I spend a lot of time on this blog harping on how ineptly modern action scenes are filmed and edited. Of course, I’m neither the first nor the only blogger to voice my displeasure at such things. Film critics and industry professionals alike have also lamented the visual incoherence on display in today’s blockbusters. Yet, it remains the style of choice for today’s action filmmakers. Perhaps this is because there hasn’t been a loud enough outcry from the masses, something that points out the obvious in such a way where the truth is undeniable.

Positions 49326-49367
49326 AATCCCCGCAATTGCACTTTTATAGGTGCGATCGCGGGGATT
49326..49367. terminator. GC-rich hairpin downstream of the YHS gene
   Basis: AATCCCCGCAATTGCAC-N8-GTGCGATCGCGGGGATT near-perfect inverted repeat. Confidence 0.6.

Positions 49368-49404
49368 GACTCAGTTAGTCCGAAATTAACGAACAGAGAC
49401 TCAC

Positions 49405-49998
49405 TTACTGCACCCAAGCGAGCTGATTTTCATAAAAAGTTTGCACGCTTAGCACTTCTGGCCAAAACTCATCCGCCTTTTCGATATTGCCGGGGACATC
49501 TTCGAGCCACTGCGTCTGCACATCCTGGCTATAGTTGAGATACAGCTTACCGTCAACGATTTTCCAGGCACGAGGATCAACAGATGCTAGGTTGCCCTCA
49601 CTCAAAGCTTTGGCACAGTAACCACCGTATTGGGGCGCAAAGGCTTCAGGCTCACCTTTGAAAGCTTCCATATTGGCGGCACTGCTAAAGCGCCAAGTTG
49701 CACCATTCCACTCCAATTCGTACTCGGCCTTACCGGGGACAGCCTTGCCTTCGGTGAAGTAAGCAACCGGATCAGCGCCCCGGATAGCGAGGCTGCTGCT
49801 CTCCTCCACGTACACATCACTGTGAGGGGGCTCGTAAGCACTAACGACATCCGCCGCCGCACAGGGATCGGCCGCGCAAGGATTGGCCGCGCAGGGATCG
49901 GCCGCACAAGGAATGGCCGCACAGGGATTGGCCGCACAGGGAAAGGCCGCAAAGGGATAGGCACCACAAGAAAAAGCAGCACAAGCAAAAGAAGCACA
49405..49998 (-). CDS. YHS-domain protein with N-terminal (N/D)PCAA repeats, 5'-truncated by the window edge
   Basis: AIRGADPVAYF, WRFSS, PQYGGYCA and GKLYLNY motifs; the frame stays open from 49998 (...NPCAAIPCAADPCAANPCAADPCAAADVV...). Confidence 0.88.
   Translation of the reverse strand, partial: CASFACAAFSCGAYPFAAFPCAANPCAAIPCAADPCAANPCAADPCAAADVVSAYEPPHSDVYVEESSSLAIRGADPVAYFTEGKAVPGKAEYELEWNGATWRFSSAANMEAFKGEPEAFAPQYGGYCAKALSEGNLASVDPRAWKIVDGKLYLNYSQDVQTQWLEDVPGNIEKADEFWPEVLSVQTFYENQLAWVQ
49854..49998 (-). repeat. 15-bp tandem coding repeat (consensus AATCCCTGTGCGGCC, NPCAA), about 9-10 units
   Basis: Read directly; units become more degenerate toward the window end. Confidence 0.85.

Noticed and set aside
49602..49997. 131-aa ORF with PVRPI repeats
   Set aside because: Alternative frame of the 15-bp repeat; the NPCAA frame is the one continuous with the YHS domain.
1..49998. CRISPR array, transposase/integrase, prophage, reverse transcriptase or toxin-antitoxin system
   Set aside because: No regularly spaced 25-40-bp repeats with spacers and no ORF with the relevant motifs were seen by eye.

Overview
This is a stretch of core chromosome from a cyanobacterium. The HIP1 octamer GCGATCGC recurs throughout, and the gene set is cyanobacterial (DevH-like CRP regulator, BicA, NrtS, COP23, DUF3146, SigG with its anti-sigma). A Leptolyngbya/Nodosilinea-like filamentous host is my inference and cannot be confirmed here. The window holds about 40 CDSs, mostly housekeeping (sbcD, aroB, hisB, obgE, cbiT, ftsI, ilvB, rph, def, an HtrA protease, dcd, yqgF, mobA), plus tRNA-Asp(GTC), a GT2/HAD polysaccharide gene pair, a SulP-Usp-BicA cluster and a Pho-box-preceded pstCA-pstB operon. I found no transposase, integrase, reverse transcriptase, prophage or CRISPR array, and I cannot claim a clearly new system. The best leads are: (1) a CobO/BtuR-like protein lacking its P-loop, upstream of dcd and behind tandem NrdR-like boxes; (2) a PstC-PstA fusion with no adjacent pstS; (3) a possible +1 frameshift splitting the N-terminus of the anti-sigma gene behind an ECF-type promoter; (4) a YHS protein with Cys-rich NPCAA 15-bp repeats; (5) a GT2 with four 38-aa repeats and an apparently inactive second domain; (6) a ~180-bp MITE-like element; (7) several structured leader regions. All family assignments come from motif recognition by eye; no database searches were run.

Tuesday, August 23, 2011
For The People: An Interview with Artist and Illustrator Dawud Anyabwile, Co-Creator of ‘Brother Man: Dictator of Discipline’
Throughout the 1960’s, the civil rights and black power movements reshaped the American consciousness. Marvel Comics took note of the social changes afoot, and in response they created characters such as The Black Panther, Luke Cage, Blade, and Falcon. Those characters took their cues from Blaxploitation in addition to other social phenomena of the day. Black Panther and Luke Cage especially resonated with black readers of all ages. Still, something vital was missing. As timely as those characters were, they were still informed by a largely white perspective. They didn’t truly speak for the Black community.